The three stages in the evolution of the law of nations by Cornelis Van VollenhovenThe three stages in the evolution of the law of nations by Cornelis Van Vollenhoven

The three stages in the evolution of the law of nations

byCornelis Van Vollenhoven

Paperback | February 12, 2012

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This historic book may have numerous typos and missing text. Purchasers can download a free scanned copy of the original book (without typos) from the publisher. Not indexed. Not illustrated. 1919 Excerpt: ... REFORM OF THE SECOND LAW OF NATIONS. We recollect with pleasure the early summer days of 1899, when the representatives of nearly thirty Powers had foregathered at the Hague to attend the Peace Conference. The crack hotels were decorated with the flags of a dozen nations; equipages were continually coming and going across the Park; foreign journalists swarmed all over the town; foreign papers were full of telegrams dated from the Hague; and all the world was asking: will this be a genuine Peace Conference, or only an ordinary conference of diplomats, after all? The query might have been more happily phrased, but, to say the truth, the conference itself had to face much the same problem. For a hundred and thirty years it had been evident that the Second Law of Nations was a tangle of hypocritical unrighteousness: a doctrine of duties with the duties left out. The books on the subject, while seemingly progressive, were really of a retrograde tendency. Momentous rights were trampled upon, whereas futile articles of treaties were crooned over. This current Second Law of Nations could not help the cause of universal peace at all. So one of two courses of action had to be adopted. The first of these implied return to the primitive Law of Nations. In that case it would be necessary to fix, to amplify and correct the established rules, to codify the acknowledged fragmentary Law of Nations, and, without the slightest pretence to idealism to acquiesce in the existing anarchy of the world. Or one might grapple with this anarchy itself, expose crimes committed by states, deliberate the question, by what sort of organisation or league of nations such crimes might be prevented in future--One might go back to Grotius, in short. It is hardly doubtful which of these two co...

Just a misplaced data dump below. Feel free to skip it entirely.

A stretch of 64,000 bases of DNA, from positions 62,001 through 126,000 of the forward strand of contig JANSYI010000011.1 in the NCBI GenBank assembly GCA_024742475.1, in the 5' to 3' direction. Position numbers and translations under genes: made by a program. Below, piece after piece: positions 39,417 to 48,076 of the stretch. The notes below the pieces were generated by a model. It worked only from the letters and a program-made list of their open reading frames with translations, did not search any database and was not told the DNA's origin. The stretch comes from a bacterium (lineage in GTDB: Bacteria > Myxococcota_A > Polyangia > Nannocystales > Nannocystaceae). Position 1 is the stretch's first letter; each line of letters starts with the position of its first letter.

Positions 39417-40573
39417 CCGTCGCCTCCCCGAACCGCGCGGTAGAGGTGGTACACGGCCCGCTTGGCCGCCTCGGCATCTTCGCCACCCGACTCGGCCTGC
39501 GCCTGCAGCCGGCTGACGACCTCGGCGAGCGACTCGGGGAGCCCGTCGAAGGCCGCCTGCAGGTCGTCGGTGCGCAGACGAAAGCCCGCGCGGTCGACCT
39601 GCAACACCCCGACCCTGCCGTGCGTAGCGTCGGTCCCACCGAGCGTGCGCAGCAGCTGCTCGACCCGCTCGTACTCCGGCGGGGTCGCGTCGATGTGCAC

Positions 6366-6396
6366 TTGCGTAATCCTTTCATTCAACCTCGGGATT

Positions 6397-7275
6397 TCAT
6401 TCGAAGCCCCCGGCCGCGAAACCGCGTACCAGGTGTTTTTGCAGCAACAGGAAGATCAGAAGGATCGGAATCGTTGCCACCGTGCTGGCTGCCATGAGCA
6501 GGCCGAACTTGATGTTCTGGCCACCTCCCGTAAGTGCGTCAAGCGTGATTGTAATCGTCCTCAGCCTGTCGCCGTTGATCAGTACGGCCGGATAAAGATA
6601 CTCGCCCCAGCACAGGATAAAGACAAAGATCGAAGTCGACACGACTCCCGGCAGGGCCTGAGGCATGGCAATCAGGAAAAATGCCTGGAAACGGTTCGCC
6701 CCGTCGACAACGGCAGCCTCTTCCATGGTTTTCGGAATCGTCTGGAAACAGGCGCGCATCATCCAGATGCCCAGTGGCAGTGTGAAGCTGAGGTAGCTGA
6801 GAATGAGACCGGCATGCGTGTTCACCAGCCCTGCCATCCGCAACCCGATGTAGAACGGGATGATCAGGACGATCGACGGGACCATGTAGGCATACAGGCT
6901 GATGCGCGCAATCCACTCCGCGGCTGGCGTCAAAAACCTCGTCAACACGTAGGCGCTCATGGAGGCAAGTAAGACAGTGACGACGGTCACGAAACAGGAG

Title:The three stages in the evolution of the law of nationsFormat:PaperbackDimensions:26 pages, 9.69 × 7.44 × 0.05 inPublished:February 12, 2012Publisher:General Books LLCLanguage:English

The following ISBNs are associated with this title:

ISBN - 10:0217399894

ISBN - 13:9780217399890